The Swedish legislation did, indeed, differ from the legislation in the rest of the world where only two other countries, Mexico and Guatemala, recognized a copyright without a time limit.[5] In this respect, one can of course see the 1841 legislation as an adaptation to international legal standards. During the first half of the 19th century, other European countries had also implemented changes that, in a sense, anticipated the Swedish development. In 1810 French law established that copyright protection was hereditary and lasted for 20 years after the author’s death. English copyright terms did not last quite as long, but in 1814 they were at least extended to apply for the lifetime of the author, and in 1842 English law also stated that copyright was hereditary.[6] Thus, the term of protection was under revision in many parts of Europe at this time and Swedish legislators appear to have been influenced by the French law.[7] However, the French or English legal developments can hardly be described as parallel to those taking place in Sweden: both the French and the English changes extended the term of protection, while the revision of the Swedish Freedom of the Press Ordinance reduced them. In this respect, France and England were more aligned with the development in the rest of Europe where the general tendency was towards longer protection terms.[8] In relation to the international legal situation, Sweden developed in a converging rather than a parallel direction, but the outcome was still a step towards increased harmonization with international standards on copyright legislation that were emerging at the time.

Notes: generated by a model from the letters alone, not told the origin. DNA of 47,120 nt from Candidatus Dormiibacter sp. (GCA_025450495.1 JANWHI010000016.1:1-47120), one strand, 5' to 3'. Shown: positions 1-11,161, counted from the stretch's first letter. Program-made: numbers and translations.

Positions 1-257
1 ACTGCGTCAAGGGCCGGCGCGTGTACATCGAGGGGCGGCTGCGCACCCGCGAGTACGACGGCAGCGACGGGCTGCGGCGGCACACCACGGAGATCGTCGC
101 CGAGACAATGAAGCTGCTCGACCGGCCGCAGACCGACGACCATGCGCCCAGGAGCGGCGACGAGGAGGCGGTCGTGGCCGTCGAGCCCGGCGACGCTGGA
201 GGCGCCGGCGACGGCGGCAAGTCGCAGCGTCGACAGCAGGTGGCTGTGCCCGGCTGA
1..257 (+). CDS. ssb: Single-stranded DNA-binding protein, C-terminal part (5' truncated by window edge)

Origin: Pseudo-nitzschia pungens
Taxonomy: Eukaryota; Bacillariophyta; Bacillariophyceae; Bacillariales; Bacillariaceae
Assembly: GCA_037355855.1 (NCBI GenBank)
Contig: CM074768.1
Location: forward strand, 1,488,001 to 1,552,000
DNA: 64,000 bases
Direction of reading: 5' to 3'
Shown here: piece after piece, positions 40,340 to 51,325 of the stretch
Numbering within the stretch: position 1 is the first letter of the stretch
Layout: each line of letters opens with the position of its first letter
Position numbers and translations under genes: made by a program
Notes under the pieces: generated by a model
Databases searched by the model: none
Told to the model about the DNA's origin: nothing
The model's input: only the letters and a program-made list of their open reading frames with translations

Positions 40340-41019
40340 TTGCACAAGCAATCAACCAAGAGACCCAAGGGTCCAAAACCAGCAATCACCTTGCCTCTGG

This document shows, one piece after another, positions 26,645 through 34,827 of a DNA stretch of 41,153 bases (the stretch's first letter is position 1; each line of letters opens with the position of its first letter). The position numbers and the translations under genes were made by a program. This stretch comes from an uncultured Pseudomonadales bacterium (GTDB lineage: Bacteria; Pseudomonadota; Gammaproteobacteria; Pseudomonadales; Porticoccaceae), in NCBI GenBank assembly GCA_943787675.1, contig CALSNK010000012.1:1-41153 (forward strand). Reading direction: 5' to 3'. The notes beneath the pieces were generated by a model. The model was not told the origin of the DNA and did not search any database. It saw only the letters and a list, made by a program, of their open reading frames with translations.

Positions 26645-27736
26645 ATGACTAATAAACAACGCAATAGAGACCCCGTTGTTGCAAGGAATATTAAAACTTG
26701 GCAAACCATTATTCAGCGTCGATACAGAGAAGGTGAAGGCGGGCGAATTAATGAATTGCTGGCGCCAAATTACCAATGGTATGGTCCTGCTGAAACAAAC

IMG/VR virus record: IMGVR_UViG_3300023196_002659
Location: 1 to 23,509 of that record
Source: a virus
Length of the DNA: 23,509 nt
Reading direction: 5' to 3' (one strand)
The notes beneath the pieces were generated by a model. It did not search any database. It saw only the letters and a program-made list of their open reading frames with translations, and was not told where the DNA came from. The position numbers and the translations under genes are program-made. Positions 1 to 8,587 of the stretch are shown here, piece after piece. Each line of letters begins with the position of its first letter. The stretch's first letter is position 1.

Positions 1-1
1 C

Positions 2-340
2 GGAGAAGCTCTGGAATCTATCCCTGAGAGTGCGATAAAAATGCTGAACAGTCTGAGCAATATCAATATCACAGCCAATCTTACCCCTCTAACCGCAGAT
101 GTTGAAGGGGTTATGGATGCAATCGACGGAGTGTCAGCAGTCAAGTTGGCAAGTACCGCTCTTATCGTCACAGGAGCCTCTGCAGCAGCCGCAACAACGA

[1]‘Hwarje Skrift ware Författarens eller hans rätts lagliga innehafwares egendom. Men så snart Författarens arfwingar eller rättsinnehafware icke inom Tjugo år från hans död utgifningsrättigheten begagnat, äfwensom i händelse ett sådant begagnande icke af dem inom hwart Tjugonde år förnyas, stånde hwar och en öppet att Författarens efterlämnade Skrifter af trycket utgifwa’. SFS 1841:71, § 1:9.